Fiestas de Carnaval is upon us! Walking around the streets of Santiago, you can feel the change in atmosphere building up with excitement for the celebrations soon to take place. Like most festivals here in Spain, the Fiestas de Carnaval or the Carnival Festival is a religious holiday and this one is in preparation for the forthcoming 40 days of Lent.
In Santiago de Compostela, Antroido or Entroido as it is called in Gallego, is celebrated over the 4 days preceding Ash Wednesday. The Galicians focus on preparing their hearty Caldo Gallego soup which consists of potatoes, greens and for this special honouring, cacheiras, or salted pigs heads! You will also find the shops filled with the very delicious Galician filloas, savoury crepes made from wheat flour and lard; as well as orejas (meaning ears) which is the Spanish version of the delicious elephant ears made in the UK or funnel cake from the USA.
The biggest day of the festival is the Tuesday before Ash Wednesday. A parade takes place with large floats being carried through the streets by the sounds of brass bands with dancers, jugglers and actors performing on top. The long standing tradition of Carnival is fancy dress, similar to the Mardi Gras style of masks, make up and costumes. Those participating in the parade are dressed-up as well as those in attendance enjoying the fete. Face painting,cross dressing, disguises, confetti and streamers are all part of the jubilation. It is a very colourful celebration and anything goes!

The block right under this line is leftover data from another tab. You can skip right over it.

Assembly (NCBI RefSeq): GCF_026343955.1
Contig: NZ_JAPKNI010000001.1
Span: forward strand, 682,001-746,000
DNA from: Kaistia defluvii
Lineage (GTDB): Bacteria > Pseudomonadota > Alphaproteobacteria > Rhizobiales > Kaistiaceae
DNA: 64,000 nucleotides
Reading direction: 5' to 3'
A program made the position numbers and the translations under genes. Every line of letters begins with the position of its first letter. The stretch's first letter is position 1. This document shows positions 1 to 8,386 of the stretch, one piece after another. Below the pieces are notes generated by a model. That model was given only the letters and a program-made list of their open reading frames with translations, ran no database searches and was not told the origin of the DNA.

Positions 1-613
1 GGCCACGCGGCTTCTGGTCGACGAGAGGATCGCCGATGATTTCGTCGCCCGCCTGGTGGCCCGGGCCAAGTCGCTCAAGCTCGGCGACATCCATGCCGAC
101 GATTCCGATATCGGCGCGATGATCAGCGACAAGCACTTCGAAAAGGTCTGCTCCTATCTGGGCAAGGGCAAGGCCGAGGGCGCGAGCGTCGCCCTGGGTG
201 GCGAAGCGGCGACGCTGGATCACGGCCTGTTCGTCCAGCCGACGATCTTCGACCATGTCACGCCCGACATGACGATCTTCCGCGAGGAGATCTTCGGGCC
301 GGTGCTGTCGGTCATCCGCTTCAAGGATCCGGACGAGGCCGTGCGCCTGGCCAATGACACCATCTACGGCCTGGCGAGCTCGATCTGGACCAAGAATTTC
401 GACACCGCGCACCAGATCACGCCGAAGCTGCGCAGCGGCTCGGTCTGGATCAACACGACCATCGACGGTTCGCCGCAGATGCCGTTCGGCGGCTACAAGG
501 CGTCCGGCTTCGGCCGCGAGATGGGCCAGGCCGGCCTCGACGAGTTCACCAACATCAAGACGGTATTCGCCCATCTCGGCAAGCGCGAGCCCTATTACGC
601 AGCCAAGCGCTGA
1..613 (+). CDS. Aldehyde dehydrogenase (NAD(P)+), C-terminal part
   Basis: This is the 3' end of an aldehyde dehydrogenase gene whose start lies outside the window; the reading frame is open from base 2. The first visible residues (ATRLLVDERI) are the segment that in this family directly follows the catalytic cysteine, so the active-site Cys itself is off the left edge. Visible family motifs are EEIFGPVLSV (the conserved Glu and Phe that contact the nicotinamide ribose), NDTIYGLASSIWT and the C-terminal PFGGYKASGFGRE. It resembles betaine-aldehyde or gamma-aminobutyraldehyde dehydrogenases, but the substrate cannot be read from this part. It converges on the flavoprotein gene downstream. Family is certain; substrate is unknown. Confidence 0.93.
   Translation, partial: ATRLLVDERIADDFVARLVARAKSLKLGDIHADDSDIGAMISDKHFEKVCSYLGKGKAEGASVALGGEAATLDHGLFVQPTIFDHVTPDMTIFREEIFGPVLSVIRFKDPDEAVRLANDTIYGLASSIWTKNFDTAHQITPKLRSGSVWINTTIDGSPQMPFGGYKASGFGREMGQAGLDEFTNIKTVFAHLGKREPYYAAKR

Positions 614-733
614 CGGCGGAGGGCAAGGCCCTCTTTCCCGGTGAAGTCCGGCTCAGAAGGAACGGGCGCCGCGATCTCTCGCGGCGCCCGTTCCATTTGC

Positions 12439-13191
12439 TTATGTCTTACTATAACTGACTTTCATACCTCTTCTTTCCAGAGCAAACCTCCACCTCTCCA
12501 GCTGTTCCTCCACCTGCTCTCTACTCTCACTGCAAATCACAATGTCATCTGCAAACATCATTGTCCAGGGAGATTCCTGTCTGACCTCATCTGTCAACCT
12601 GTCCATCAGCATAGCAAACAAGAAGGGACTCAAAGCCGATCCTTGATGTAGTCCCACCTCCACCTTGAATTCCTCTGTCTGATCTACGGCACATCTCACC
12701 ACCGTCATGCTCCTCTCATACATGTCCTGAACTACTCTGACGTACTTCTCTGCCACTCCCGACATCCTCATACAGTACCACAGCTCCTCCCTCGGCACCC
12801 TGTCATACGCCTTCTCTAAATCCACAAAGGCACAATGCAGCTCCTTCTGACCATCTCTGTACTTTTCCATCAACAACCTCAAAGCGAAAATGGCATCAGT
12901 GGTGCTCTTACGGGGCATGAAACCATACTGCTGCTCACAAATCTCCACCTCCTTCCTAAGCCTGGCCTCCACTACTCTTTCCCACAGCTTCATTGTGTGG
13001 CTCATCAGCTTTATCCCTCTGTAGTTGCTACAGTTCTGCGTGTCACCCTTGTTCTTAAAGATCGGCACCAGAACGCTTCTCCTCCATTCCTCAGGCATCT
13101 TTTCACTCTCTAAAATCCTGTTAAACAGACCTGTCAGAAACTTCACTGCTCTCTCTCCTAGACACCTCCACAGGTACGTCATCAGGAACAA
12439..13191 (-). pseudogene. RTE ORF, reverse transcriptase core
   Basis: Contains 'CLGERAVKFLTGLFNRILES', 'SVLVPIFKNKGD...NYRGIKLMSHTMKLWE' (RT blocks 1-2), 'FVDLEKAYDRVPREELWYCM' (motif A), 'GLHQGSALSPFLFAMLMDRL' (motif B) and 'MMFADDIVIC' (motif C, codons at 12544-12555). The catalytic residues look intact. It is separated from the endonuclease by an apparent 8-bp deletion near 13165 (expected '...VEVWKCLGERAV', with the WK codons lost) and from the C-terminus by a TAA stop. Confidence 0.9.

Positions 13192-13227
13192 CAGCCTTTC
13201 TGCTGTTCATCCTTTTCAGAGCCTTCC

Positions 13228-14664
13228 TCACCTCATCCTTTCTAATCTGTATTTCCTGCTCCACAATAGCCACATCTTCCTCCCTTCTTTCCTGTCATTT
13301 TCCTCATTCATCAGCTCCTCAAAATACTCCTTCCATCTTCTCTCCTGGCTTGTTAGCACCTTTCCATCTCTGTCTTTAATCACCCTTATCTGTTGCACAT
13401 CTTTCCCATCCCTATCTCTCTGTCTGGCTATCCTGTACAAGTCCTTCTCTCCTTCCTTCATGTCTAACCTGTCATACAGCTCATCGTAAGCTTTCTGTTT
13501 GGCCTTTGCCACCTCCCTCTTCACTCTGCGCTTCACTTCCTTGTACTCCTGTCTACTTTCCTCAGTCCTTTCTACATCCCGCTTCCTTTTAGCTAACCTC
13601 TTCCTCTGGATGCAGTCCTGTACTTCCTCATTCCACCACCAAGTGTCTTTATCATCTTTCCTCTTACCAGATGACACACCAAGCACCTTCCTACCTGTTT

The most popular and extravagant Carnivals in Spain take place in Cadiz, Sitges and the Canary Islands. Most of these larger Carnivals extend for an entire week with school and work pausing to enjoy the festivities. During the day of the parade there is a pageant like competition and town officials crown a Reina de Carnaval or Queen of the Carnival. Costumes have been known to be so elaborate that they reach up to 200 kilos or 440 lbs in weight!
On Ash Wednesday, the tradition of burning the Meco takes place following a satirical procession. The Meco is a doll that represents the Carnival and this custom takes place in the smaller square of O Toural here in Santiago de Compostela. This day concludes with the Entieroo de la Sardina, or Burial of the Sardine, which is a sarcastic mockery of a sardine’s funeral symbolising the restriction of meat during Lent and the consumption of fish only. Basically, all the fun has ended…but of course, only for now!